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How GitHub Uses Machine Learning to Extend Vulnerability Code Scanning

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Applying machine learning techniques to its rule-based security code scanning capabilities, GitHub hopes to be able to extend them to less common vulnerability patterns by automatically inferring new rules from the existing ones.

GitHub Code Scanning uses carefully defined CodeQL analysis rules to identify potential security vulnerabilities lurking in source code.

To detect situations in which unsafe user data ends up in a dangerous place, CodeQL queries encapsulate knowledge of a large number of potential sources of user data (for example, web frameworks), as well as potentially risky sinks (such as libraries for executing SQL queries).

Manually creating those rules is a task that requires security experts to analyze existing libraries as well as private code to identify existing vulnerability patterns. Due to the sheer number of existing libraries, this is clearly a daunting task. Machine learning could help at that, says GitHub, by making it possible to train a model to recognize vulnerable code based on a large number of samples.

Based on GitHub experiments, it turns out supervised learning, where experts label each code snippet as either vulnerable or safe, works better than unsupervised learning. Instead of asking experts to label millions of snippets, though, GitHub is leveraging existing CodeQL rules as a ground-truth oracle that can tell whether a given code snippet is secure or not. This enables automatically labelling tens of millions of code snippets from over a hundred thousand public repositories with little effort, according to GitHub. The resulting data is used as a training set to build a predictive model.

To be able to evaluate whether this model is actually able to predict new vulnerabilities and not just those already captured by the CodeQL rules that were used as oracles, GitHub has also devised a clever solution. This consists in training the model on labels generated using an older set of CodeQL rules and then testing it against vulnerabilities detected by a newer set of CodeQL rules. Assuming that the newer rule set extends the number of correctly detected vulnerabilities, this approach can actually show whether the predictive model has effectively learned to detect vulnerabilities that were not already comprised in the old set of rules.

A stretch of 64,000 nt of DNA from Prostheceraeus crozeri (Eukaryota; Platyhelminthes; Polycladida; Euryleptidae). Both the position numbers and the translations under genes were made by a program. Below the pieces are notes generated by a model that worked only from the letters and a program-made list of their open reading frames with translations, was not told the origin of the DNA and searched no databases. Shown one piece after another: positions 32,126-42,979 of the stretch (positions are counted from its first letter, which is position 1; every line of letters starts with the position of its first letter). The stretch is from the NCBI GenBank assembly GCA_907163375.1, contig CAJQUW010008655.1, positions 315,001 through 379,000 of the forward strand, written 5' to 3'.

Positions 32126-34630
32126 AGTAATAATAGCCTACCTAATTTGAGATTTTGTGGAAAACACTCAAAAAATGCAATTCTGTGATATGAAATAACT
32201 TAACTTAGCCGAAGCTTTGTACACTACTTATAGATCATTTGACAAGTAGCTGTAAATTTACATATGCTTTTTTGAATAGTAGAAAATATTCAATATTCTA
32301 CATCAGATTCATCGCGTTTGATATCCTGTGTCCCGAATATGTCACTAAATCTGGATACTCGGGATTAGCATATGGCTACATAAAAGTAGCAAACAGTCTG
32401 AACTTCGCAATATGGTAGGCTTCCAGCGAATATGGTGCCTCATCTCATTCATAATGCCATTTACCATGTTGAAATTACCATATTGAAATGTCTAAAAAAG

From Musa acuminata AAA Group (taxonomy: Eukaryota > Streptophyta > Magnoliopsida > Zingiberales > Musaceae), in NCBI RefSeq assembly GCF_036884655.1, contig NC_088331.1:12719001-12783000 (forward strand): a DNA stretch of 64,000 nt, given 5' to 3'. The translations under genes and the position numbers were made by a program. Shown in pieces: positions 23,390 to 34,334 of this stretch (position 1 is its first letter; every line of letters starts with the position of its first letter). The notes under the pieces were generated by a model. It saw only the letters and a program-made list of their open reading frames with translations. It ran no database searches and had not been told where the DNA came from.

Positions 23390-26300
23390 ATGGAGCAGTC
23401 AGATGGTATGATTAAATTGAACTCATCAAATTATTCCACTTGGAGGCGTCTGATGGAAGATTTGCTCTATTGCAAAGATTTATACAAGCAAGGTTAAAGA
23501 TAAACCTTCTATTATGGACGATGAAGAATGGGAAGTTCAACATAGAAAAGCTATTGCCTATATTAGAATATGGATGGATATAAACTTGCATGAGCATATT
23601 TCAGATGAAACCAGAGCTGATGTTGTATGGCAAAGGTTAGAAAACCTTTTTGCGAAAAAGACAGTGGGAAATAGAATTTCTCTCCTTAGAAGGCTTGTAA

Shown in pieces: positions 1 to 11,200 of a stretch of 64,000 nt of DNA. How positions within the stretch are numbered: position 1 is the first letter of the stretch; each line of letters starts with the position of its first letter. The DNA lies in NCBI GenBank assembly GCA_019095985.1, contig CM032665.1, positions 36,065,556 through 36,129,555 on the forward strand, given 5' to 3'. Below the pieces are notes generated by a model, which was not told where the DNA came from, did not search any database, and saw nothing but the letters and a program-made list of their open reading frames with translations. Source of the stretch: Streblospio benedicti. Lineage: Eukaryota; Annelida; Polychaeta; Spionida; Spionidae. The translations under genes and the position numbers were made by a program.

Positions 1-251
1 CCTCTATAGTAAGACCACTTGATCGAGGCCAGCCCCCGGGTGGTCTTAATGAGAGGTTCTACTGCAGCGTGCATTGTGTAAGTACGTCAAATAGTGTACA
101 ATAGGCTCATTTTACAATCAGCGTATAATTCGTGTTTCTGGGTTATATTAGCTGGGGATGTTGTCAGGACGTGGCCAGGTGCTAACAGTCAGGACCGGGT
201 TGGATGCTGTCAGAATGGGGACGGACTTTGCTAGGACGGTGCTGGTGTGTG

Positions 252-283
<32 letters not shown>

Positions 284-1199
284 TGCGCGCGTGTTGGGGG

A significant aspect of the whole process lies with how GitHub identifies features in a code snippet. Here again, GitHub is leveraging the power of CodeQL rules, which encapsulate rich information. Thus, instead of using NLP techniques to treat code as text, GitHub is able to identify features such as access path, API name, enclosing function body, and so on. Furthermore, besides clearly meaningful features, GitHub can explore potentially interesting features that are less evident as useful to a human eye such as the argument index to a function call.

We generate a vocabulary from the training data and feed lists of indices into the vocabulary into a fairly simple deep learning classifier, with a few layers of feature-by-feature processing followed by concatenation across features and a few layers of combined processing.

At prediction time, a code snippet is transformed into a set of features using CodeQL, which are then sent to the ML model to get back the probability that a given code snippet represents a vulnerability.

The current implementation of ML-based code scanning focuses on a number of the most common vulnerabilities in JavaScript and TypeScript, including cross-site scripting (CWE-79, path injection (CWE-22, CWE-23, CWE-36, CWE-73, CWE-99), NoSQL injection (CWE-943), and SQL injection (CWE-89). Based on current data, GitHub says metrics vary by query, with a recall of approximately 80% with a precision of approximately 60%.

This new feature is available experimentally and is integrated with GitHub Actions.

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